Wednesday, September 22, 2010

The Neighbors part two

Perhaps you read the post about fortuitously getting to know the kind, elderly couple that lives next store. And perhaps you didn't, in which case I'll have you know that they are very kind and relatively elderly and they feed me delicious cake.

I had intended to visit them on Sunday, but as things played out, time grew sparse as it is known to do, and my intentions were not actualized. Similarly on Monday. And on Tuesday I over-thought things, as I am known to do, and I surmised that perhaps they were older than I remembered and wouldn't remember their open invitation for coffee. Then the sun rose on Wednesday and as fate would have it I bumped into the older man on my way to our BY group meeting. Before I could postulate what might occur, he proclaimed, "Dobro jutro!" (good morning) and kissed me on both cheeks. Then he teased me about how messy my hair was (repping a tita bun right out of bed) and asked why I hadn't come by to see him. Flustered with how to respond, I told him I was sorry and my bashfulness for how I looked needed no explanation so he said, "Nema problema. Večeras, kafa večeras" (no problem, coffee tonight). Though I was planning on going to dance tonight, there was no way I would pass up this offer so I replied "Naravno! Vidimo se večeras" (of course! See you tonight).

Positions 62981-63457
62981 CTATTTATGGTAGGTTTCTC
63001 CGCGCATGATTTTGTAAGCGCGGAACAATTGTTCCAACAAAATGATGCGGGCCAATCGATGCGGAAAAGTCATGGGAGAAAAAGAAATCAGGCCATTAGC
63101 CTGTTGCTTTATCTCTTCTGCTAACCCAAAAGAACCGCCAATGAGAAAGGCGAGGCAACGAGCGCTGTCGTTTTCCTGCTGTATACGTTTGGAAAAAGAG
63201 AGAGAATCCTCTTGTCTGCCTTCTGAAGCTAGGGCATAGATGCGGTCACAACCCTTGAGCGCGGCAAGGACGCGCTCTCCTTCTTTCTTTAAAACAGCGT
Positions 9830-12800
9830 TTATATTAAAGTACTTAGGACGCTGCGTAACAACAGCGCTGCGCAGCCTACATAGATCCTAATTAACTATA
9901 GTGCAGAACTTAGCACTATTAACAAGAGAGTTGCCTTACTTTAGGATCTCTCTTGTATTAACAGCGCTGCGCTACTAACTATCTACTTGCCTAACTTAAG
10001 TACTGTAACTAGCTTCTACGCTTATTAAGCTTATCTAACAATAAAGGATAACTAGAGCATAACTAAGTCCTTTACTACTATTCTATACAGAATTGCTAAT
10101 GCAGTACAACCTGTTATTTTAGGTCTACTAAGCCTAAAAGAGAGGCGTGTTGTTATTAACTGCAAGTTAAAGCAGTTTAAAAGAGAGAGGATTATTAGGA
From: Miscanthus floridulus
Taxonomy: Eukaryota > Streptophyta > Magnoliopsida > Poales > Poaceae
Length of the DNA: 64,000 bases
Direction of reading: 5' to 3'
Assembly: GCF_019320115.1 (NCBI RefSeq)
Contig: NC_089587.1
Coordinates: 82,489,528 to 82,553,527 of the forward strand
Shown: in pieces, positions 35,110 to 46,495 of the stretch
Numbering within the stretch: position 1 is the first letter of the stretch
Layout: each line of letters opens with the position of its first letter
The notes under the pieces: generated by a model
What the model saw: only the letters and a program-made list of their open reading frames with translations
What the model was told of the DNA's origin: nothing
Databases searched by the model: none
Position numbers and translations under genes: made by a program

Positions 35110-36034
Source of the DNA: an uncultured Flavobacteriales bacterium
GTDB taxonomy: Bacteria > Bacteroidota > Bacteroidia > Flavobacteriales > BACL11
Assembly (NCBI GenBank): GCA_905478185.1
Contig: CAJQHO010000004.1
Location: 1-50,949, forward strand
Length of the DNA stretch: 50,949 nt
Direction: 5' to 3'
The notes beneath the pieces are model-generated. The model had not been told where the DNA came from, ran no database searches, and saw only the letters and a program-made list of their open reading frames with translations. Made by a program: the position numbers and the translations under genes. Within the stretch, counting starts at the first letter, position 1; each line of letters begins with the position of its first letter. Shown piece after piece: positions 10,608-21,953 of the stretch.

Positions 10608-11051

Most of my energy today was driven by the idea of being able to talk to them again; I even found myself unable to focus during a couple conversations because I was so excited. Around 7pm I thought about how nonspecific our plans were, and I even thought perhaps I misinterpreted them as 'night' is a wide range of times and he could have even slipped in a quick 'sutra' (tomorrow) that I didn't catch. But instead of thinking I took action, grabbed a can of macadamia nuts and migrated across the hall. Before I could even knock, the petite elderly woman swung open the door, emitted some sort of jubilant expression, grabbed my face and kissed both my cheeks twice. What I lacked in confidence before the door opened was filled in that brief interaction. She then called for her husband who willed me inside, sat me down, and put his jacket on my shoulders because I looked "hladno" (cold). The woman - I really need to relearn their names! - trotted to the kuhinja (kitchen) and pulled out a plate of with two cakes from her granddaughter's third birthday celebration, one which had the majority of pooh bear's head in the icing design and one with some clippings of Serbian words in Cyrillic. I mentioned that at my seventh birthday party I had also a pooh bear themed cake which she seemed very pleased about. Up to that point we hadn't struggled too much with our language barrier, but when she asked me which one I wanted, I recited "sve hvala" thinking I had just asked for'either thank you.' It turns out sve actually means 'everything,' so she gave me more than half of what was left of each cake which was a good six regular slices! The role of a domacin (host) is taken very seriously in Serbia and to properly be one means to serve your guests with everything you have and lots of it. If the guest doesn't eat what you have given him/her then the domacin will take it to mean that you didn't like it which is shameful for them. And I never want to be rude so obviously I was obliged eat it all! (I could have gotten away with leaving some, but they were both so so delicious--the pooh bear one was cokolada lesnik, chocolate hazelnut, and the other was plasma, a cookie that puts the honey maid graham cracker to shame.) Following that, I was offered soup, beans, carrots, corn, apples, pears, meat, pasta, and - of course - bread. Meeting for coffee in America is quite different. I only took small portions of each as I had just finished a three course meal with my host family.